Saturday, October 19, 2013

Same As It Ever Was

It takes a long time to get to know a person.  It kills me that my nieces and nephews and sisters and my brother know my parents better than I do.  My dad’s sister knows him better than I ever will, and my siblings know our cousins better too.
Yet I remain a favorite, the curse of the far-youngest child.  My sister loses an entire eye to cancer and still voices to me on the phone: “But Katie, everything is worse when it happens to you.”  My brother tells me for the jillionth time that I have to get over everything.
You always think you’re special until somebody close to you dies.  The loss makes you grab your face.  You want to see it coming, but obviously you see it too late. Every death is different.
You wonder if the dead people want their stories told.  Weren’t they grabbing for attention earlier?  Is your attention now misdirected or selfish?  What were they expecting from you?
I have a nice friend from high school who was a popular cheerleader with long layered chestnut hair that I would covet from the seat behind her at assembly, where I sat because her last name started with a C and mine started with an M.  I looked at that beautiful hair for three years.  I looked at the happiness she was, plus I loved her older brother, like we all did.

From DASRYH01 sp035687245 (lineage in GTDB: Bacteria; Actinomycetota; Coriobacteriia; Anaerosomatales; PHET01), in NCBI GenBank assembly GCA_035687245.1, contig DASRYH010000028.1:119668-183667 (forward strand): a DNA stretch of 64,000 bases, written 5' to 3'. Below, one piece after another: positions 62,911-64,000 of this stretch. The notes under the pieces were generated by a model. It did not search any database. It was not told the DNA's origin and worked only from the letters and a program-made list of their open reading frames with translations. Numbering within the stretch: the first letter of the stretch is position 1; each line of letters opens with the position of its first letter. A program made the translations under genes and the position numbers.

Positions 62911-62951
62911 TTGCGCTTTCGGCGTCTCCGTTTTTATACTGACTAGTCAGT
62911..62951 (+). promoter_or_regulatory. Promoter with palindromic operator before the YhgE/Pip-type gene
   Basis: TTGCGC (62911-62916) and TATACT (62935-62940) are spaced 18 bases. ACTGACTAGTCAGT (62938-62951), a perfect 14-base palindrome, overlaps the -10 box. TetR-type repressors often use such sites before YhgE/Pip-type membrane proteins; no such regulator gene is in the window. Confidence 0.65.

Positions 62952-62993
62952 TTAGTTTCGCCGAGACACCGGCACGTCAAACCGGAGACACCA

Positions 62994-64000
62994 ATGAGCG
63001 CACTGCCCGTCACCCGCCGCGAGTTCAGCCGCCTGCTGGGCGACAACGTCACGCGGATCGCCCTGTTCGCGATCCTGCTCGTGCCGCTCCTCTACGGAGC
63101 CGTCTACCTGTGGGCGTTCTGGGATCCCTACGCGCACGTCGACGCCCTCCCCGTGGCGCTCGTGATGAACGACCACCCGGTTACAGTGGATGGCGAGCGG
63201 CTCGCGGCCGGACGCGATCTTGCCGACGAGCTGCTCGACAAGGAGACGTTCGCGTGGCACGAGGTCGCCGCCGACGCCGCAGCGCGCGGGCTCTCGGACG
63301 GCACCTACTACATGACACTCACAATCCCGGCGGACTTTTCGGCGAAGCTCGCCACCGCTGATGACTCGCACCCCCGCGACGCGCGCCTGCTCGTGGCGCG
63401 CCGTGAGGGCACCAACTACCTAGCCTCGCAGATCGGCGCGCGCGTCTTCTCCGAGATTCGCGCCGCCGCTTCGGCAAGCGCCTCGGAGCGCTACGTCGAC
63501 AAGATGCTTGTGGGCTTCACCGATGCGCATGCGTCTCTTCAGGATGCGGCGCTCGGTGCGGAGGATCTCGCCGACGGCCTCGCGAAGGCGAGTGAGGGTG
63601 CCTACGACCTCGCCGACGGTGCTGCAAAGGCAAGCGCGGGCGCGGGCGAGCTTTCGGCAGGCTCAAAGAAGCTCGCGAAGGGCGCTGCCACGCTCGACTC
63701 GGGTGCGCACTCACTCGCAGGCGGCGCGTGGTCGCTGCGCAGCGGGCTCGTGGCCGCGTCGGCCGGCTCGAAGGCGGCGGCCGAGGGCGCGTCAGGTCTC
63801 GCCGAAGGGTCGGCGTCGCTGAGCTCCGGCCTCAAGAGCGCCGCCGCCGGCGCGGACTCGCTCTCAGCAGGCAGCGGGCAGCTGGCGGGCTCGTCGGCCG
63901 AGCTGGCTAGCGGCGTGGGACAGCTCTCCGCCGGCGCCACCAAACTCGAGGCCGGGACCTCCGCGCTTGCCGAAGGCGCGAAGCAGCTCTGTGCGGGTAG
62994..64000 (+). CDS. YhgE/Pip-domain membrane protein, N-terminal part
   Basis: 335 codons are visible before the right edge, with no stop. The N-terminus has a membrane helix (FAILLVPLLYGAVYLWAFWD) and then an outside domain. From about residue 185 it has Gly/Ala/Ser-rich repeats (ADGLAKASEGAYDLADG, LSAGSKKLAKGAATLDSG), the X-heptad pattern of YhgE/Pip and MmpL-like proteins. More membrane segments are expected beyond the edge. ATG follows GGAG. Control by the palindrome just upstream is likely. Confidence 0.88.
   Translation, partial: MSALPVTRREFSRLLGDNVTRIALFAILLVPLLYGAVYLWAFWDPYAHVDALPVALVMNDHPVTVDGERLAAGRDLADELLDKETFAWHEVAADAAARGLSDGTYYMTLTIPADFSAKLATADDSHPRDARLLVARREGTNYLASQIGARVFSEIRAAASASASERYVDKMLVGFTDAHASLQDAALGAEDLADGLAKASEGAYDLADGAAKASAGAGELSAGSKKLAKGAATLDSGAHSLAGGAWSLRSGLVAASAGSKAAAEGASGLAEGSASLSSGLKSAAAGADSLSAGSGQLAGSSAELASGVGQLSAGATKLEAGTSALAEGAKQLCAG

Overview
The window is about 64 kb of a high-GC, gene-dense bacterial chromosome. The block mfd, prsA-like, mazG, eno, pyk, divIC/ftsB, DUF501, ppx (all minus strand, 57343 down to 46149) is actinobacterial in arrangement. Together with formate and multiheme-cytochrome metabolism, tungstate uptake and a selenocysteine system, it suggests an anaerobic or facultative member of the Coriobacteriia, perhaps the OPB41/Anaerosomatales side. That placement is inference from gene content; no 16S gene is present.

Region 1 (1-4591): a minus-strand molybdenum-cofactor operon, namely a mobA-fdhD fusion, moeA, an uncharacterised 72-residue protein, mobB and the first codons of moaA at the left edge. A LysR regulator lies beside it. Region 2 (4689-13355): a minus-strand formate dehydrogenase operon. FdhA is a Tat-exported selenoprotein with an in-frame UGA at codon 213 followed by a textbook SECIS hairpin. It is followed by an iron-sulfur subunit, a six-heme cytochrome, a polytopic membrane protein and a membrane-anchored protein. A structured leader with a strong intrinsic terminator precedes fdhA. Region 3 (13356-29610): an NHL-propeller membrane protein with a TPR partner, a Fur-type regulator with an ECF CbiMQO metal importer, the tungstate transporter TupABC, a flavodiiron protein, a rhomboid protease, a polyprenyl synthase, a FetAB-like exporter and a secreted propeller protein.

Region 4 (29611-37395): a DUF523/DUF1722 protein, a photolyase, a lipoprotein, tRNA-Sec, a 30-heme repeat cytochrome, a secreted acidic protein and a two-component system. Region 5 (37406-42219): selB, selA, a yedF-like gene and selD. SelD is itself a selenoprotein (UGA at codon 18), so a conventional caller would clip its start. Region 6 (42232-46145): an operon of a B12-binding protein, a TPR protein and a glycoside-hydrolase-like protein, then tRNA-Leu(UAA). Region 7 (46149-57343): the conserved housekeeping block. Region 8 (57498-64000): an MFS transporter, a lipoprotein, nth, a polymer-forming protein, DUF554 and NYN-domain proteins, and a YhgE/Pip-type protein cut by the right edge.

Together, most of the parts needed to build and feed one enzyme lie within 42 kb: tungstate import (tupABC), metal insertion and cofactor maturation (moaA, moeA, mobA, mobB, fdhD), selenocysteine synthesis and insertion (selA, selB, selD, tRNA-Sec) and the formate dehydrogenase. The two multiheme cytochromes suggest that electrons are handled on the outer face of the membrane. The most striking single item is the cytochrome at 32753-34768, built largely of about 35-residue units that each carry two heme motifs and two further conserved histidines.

At that time, we had not yet been schooled in the agenda of loss.  I’m sure that most of us hadn’t seen a funeral, yet there we all were, dressed in black, when my nice cheerleader friend with the chestnut hair survived the crash that reduced our graduating class from 187 to 186.  We went to visit her in the hospital.  We had quiet graduation parties at picnic tables, sometimes with beer if the parents allowed it.
My chestnut-haired girl has no memory of this.  There are nice things about a coma.
You always want to tell a good story.  Hands be tied and eyes blinded, you feel like you have to deliver.    

Somebody asks or indicates that you should be the storyteller.

Do you have any Indian in you?  some people ask.

I’ve had a little bit, you joke.
You remember the night when you happened to be out on a date with a guy from the Catholic school, and you in all your wisdom invited him to the keg party of your school.  It was the last time you would see the girl with curly blond curls, this taller girl with green-blue eyes, the one you photographed last week as “Best Looking” for the yearbook.  She is not serious this night; she is lovely.  
You don’t know what you will miss.
Your date drives you home but you are stopped on Montmorenci by the police cars and lights.  Parents are coming down the hill, shouting for their children.   Your parents don’t want it to be you.  Nobody knows who it happened to.
There is nothing bad that happens to people, unless it goes unnoticed.

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